Beneath the plastic bag shrouds and dazzle camouflage is Peugeot’s new compact crossover, which is codenamed P24. However, to you and me it’s the forthcoming 2008, due to hit UK showrooms sometime in 2020.
Aiming to build on the success of the brand’s larger 3008 and 5008 SUV models, the 2008 has gone fairly radical and adopted the latest CMP architecture. Not only does this mean more safety and space, it allows Peugeot to offer a pure electric version, which is what we drive here - albeit in pre-production guise.
Obviously the garish paint job means we can’t judge the looks (although Peugeot has now revealed the finished article), but it is possible to see the new 2008 is a bigger car than it’s predecessor. Yet while it’s longer and wider than before, it’s also 20mm lower, creating a sportier, more purposeful stance, bagged-up exterior notwithstanding.
Designed from the outset to accommodate EV running gear it uses compact battery packs that are housed in areas that would be home to the exhaust system and the fuel tank of the internal combustion engined versions. This is linked to a 100kW (134bhp) electric motor that drives the front wheels through a single speed gearbox. Peugeot claims that this delivers a WLTP assessed range of 196 miles, which is well short of rivals such as the Kia e-Niro and Hyundai Kona Electric.
Anything else? Well, there will also be internal combustion engines, in the form of turbocharged 1.2-litre (99bhp or 128bhp) and 1.6-litre (153bhp) petrols, plus a 1.6-litre diesel with either 99bhp or 128bhp. Gearbox choice will between six-speed manual and eight-speed automatic. We were given turn behind the wheel of the most powerful versions of the diesel and 1.2-litre petrol, but with suspension and NVH settings far from being signed off (each was essentially running DS 3 Crossback calibration) there was little meaningful to be gained. The EV on the other hand was much closer to production specification.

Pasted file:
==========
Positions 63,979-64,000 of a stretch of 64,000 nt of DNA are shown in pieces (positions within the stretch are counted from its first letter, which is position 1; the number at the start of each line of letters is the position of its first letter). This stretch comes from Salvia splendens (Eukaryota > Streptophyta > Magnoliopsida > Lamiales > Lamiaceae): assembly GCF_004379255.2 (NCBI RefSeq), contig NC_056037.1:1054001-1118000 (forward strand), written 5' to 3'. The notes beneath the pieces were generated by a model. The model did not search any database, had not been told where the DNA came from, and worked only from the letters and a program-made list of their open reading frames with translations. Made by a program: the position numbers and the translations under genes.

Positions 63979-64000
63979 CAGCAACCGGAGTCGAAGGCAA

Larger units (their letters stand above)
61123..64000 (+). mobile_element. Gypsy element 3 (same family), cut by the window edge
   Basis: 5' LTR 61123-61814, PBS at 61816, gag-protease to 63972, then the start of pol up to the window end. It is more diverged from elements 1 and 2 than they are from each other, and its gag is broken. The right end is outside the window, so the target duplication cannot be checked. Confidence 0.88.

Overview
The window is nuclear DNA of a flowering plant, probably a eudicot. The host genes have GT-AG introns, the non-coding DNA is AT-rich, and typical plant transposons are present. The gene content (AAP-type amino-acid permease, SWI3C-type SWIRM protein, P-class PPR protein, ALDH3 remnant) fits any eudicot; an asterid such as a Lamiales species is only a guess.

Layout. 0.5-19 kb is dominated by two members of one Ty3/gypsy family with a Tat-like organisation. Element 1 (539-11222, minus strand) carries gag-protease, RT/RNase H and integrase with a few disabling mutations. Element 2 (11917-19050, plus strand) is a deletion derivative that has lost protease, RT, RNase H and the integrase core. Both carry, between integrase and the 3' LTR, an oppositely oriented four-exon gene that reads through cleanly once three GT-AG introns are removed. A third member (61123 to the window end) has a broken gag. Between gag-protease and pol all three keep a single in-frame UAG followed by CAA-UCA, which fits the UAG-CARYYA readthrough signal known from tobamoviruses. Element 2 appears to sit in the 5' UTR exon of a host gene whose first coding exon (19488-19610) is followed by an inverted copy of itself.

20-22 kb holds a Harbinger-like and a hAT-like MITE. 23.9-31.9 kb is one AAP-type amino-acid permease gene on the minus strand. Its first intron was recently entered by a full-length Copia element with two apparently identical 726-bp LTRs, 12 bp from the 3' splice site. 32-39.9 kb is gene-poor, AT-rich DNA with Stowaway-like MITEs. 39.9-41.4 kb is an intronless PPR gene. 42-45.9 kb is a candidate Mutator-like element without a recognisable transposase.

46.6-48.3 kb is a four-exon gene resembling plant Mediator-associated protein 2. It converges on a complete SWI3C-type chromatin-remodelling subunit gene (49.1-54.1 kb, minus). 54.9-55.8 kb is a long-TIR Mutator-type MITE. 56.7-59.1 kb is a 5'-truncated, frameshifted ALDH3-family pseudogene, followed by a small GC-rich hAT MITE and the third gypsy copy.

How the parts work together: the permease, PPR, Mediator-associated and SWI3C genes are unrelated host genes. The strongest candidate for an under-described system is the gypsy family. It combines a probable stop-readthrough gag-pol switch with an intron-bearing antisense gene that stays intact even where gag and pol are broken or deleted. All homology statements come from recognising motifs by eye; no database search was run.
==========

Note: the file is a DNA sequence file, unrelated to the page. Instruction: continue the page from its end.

We were only given a few laps of a short loop on Peugeot’s La Ferté-Vidame test track 80 miles or so out of Paris, but it was enough to give us a fair impression of what to expect. To add interest, Peugeot had also brought along a Volkswagen e-Golf and a Hyundai Kona Electric for comparison.
Moving off is as simple as you’d expect from an electric car - prod the ignition switch, push the button marked ‘D’ and away you go, accompanied by the very slightest of whirrs. The first big surprise is that Peugeot doesn’t have the instant and muscular low down punch you expect from an electric motor. The 136bhp motor delivers brisk rather than truly quick acceleration, the 2008 feeling far less responsive than the assembled rivals, even with its Sport mode dialled in. Yet it’s impressively refined, with wind and road noise well suppressed, even as the Peugeot tops 100mph. The more powerful regenerative brake function is effective too, slowing the car strongly enough that the brake pedal needn’t be used most of the time.